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Community "embraced James [Dobson] with their hearts" and raised enough money for the teenager with a brain tumor to get the specialized bed he needs
James Dobson's special climate-controlled bed automatically turns him and vibrates to loosen secretions in his chest.
PETER CIHELKA/THE FREE LANCE-STAR
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By CATHY DYSON
The Dobson family has about 38,000 reasons to be grateful for the love and concern of others this holiday season. That's how many dollars the community raised, as of last week, to cover the cost of a specialized bed for 13-year-old James Dobson.
Since he was 5, James has suffered with a brain tumor and the side effects from treatment, including 63 rounds of radiation.
When he neared his 13th birthday in September, all he asked for was a room of his own--and the sense of independence that all teenagers seek.
But because James is on a ventilator and has sensitive and brittle skin in addition to respiratory problems, his parents, Cathy and Danny, had slept in the room with him so they could turn him regularly throughout the night.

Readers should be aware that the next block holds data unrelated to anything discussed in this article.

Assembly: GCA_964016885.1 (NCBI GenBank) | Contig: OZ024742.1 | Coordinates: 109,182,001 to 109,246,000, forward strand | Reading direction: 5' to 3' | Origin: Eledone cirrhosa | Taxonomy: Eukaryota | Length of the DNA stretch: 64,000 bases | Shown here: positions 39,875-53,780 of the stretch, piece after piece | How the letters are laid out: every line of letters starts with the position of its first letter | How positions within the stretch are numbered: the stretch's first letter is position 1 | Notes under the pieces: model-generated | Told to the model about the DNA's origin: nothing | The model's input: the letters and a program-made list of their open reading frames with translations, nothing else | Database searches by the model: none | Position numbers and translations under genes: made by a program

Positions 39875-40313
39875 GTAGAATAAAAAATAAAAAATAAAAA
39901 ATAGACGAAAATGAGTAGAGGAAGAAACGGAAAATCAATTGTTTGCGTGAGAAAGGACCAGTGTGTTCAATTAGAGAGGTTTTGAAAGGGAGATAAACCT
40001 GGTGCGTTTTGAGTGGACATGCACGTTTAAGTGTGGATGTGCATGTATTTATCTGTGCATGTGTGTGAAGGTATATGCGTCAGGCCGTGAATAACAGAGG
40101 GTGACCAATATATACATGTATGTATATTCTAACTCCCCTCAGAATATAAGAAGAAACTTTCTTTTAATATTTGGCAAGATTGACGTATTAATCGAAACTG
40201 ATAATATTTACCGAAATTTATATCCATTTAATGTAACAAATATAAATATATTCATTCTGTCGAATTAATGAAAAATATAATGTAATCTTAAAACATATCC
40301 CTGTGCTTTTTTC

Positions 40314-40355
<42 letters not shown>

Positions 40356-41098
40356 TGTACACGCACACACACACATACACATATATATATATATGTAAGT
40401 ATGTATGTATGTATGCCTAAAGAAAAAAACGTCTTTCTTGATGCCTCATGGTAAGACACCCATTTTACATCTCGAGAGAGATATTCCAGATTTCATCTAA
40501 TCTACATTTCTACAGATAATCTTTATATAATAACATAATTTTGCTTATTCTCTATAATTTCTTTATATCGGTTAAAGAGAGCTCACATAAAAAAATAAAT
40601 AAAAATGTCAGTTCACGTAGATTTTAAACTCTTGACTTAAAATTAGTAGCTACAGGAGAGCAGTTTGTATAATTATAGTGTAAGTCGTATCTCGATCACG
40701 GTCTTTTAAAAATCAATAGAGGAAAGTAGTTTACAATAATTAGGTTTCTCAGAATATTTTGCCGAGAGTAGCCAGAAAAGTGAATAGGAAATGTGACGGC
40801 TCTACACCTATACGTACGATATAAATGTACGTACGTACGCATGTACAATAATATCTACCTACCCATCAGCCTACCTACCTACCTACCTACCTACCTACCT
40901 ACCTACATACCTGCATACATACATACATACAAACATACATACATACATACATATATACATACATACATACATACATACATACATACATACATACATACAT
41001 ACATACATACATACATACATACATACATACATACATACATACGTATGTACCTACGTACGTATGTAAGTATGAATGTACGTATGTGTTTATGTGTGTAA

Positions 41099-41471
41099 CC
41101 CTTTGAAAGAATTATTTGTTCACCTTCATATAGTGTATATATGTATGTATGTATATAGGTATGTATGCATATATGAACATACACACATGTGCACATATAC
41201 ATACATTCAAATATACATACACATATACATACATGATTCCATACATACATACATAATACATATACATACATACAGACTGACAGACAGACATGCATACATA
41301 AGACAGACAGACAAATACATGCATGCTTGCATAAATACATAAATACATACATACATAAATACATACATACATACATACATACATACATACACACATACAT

Thanks to the Hill-Rom percussion and vibration bed, which the Dobsons received the day before Thanksgiving, James can sleep in his bed, in his own room.
The bed rotates him regularly through the night and delivers the respiratory treatments he needs.
"This bed has been amazing. It's met his needs and beyond," his mother said. "He's been sleeping better and through the night."
When she talked about the fundraising efforts that made the bed possible, Cathy Dobson started to cry.
Donations from churches and schools, individuals and businesses totaled about $38,000, as of last week.
The remanufactured bed cost $37,000, and the Dobsons had to pay $27,000 of it. Insurance covered the rest. Donated funds that weren't applied to the bed will be used for other medical supplies James needs, his mother said.
"I never in a million years thought we would have raised that money in a short period of time," she said. "It's overwhelming. The community has just embraced James with their hearts. We're a Christian family, and we just believe God touched people's hearts because he knew James needed this bed."
Soon after an Oct. 30 story about James ran in The Free Lance-Star, people offered donations of medical beds that were similar, but not as specialized, as the kind the teenager needed. School groups and churches held events to raise money for him, and Cathy Dobson learned that individuals made large donations, anonymously, to his bank account.